How Your Family Deductible Works

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Family deductibles were designed so that large families wouldn’t go broke paying individual health insurance deductibles for each family member. You need to understand how the family deductible works so you can budget for your family’s health care expenses.

First, if you’re unfamiliar with the basics of what a deductible is, read “Health Insurance Deductible—What It Is and How It Works” before you go any further.

You’ll need this basic understanding of deductibles before you’ll be able to understand how a family deductible works.

How the Family Deductible Works for Most Health Insurance

Most family health insurance policies have both individual deductibles and family deductibles. Each time an individual within the family pays toward his or her individual deductible, that amount is also credited toward the family deductible. Coverage begins for any particular individual as soon as he or she has met his or her individual deductible. Coverage begins for the entire family, even those family members who haven’t met their individual deductibles yet, as soon as the family deductible is met.

There are two ways a family health insurance policy will begin to pay benefits for a particular individual within the family.

  1. If an individual meets his or her individual deductible, health plan benefits kick in and begin to pay health care expenses for that individual only, but not for the other family members.
  1. If the family deductible is met, health plan benefits kick-in for every member of the family whether or not they’ve met their own individual deductibles.

This type of family deductible system is known as an embedded deductible because individual deductibles are embedded within and count toward the larger family deductible.

An Example of How the Family Deductible Works

Let’s say a family of five has an individual deductible of $500 and a family deductible of $1,500:

  • January:
    Dad pays $500 in deductible costs.
    Dad has met his individual deductible.
    Family deductible has $500 credited, $1,000 to go before it’s met.
    Health plan now pays for dad’s health care.
    Health plan doesn’t pay benefits for mom and kids yet.
  • February:
    Child one pays $500 in deductible costs.
    Child one has met her individual deductible.
    Family deductible now has $1,000 credited, $500 to go before it’s met.
    Health plan now pays for dad and child one’s health care.
    The health plan doesn’t pay benefits for mom, child two or child three yet.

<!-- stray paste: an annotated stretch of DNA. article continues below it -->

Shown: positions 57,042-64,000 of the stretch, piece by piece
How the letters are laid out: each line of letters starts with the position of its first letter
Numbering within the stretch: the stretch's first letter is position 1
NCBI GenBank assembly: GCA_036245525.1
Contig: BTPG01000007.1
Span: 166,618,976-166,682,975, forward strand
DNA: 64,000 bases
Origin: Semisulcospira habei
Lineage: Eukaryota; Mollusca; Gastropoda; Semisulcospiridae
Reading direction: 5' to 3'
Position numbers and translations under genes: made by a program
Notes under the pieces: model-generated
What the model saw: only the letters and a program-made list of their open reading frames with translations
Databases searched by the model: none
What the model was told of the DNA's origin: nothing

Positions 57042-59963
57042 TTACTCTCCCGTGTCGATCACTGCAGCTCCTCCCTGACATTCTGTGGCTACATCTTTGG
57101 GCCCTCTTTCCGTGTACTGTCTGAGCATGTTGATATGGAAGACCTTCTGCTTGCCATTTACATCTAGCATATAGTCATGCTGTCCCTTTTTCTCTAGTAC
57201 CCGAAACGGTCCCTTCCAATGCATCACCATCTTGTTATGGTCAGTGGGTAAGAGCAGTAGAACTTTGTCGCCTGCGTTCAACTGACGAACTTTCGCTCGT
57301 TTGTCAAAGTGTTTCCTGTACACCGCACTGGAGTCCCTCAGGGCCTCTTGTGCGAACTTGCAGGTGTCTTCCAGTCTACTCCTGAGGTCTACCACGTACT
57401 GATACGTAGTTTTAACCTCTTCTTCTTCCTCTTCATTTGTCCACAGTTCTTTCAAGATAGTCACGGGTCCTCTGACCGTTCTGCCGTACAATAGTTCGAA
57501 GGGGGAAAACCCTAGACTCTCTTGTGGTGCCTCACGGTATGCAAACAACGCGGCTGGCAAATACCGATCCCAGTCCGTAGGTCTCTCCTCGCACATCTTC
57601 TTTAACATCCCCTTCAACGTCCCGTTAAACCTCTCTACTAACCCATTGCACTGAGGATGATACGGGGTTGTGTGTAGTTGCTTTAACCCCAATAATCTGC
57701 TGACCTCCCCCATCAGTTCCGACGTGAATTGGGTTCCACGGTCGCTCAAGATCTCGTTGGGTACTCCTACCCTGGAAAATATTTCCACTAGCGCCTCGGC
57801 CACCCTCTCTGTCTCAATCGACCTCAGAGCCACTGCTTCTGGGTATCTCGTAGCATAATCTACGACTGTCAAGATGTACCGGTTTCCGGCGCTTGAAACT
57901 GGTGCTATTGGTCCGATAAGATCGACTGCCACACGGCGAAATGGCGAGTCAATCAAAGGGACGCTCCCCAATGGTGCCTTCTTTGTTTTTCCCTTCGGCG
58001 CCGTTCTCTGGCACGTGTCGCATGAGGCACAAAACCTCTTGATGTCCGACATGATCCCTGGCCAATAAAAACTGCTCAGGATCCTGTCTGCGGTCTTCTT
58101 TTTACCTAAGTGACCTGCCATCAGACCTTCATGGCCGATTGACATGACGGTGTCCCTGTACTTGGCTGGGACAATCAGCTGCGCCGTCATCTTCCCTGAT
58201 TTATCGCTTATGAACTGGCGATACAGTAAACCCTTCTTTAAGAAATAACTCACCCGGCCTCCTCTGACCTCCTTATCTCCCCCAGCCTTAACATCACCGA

• March:
    Mom pays $200 in deductible costs.
    Mom hasn’t met her individual deductible yet, $300 to go.
    Family deductible now has $1,200 credited, $300 to go before it’s met.
    Health plan only pays for dad and child one’s health care.
    Health plan still doesn’t pay benefits for mom, child two or child three.
  • April:
    Child two pays $300 in deductible costs.
    Child two hasn’t met his individual deductible yet, $200 to go.
    Family deductible of $1,500 has now been met.
    Health plan begins to pay benefits for all family members.

    Since the family met its family deductible, the health plan started paying benefits for all of the family members, even though three of them hadn’t yet met their individual deductibles.

    How Does the Family Deductible Save Money Over Individual Deductibles?

    Most health insurance policies have a family deductible that’s between two and four times the individual deductible. Unless the family is very small, the family deductible is usually lower than the sum of all of the individual deductibles.

    For example, let’s say you have five family members, an individual deductible of $500 and a family deductible of $1,500, three times the individual deductible amount. If there was no family deductible and each family member had to meet the individual deductible before the health plan began paying benefits for him or her, your family of five would pay $2,500 before health coverage kicked in for every member of the family. However, since coverage benefits kick in for the entire family when the family deductible of $1,500 is met, the family saves $1,000 in deductible costs.

    What’s Not Included in the Deductible?

    Things that aren’t covered by your health insurance won’t count toward your deductible even though you pay them out of your own pocket. For example, liposuction isn’t usually covered by health insurance. If you pay $1,500 for liposuction, that $1,500 won’t be credited toward your individual or family deductible since it’s not a covered benefit of your health plan.

    Preventive care services don’t require a deductible, copayment, or coinsurance in the United States thanks to the Affordable Care Act. This means that your health insurance will pay for things like your yearly physical, flu shot, and mammogram even if you haven’t met your deductible yet.

    Do Copays Count Toward Your Health Insurance Deductible?

    High Deductible Health Plans Are the Exception

    If you have a high deductible health plan, your family deductible may work differently. Most HDHPs use an aggregate deductible rather the embedded deductible system described above. You can learn more about this in “How the Family Deductible Works in an HDHP.”

    Be aware that your plan may not be an HDHP just because your deductible seems really big. An HDHP is a special type of health plan, not just a descriptive term.  Because HDHPs are usually associated with tax-advantaged Health Savings Accounts or Health Reimbursement Arrangements, they have special rules that set them apart from non-HDHP health plans.

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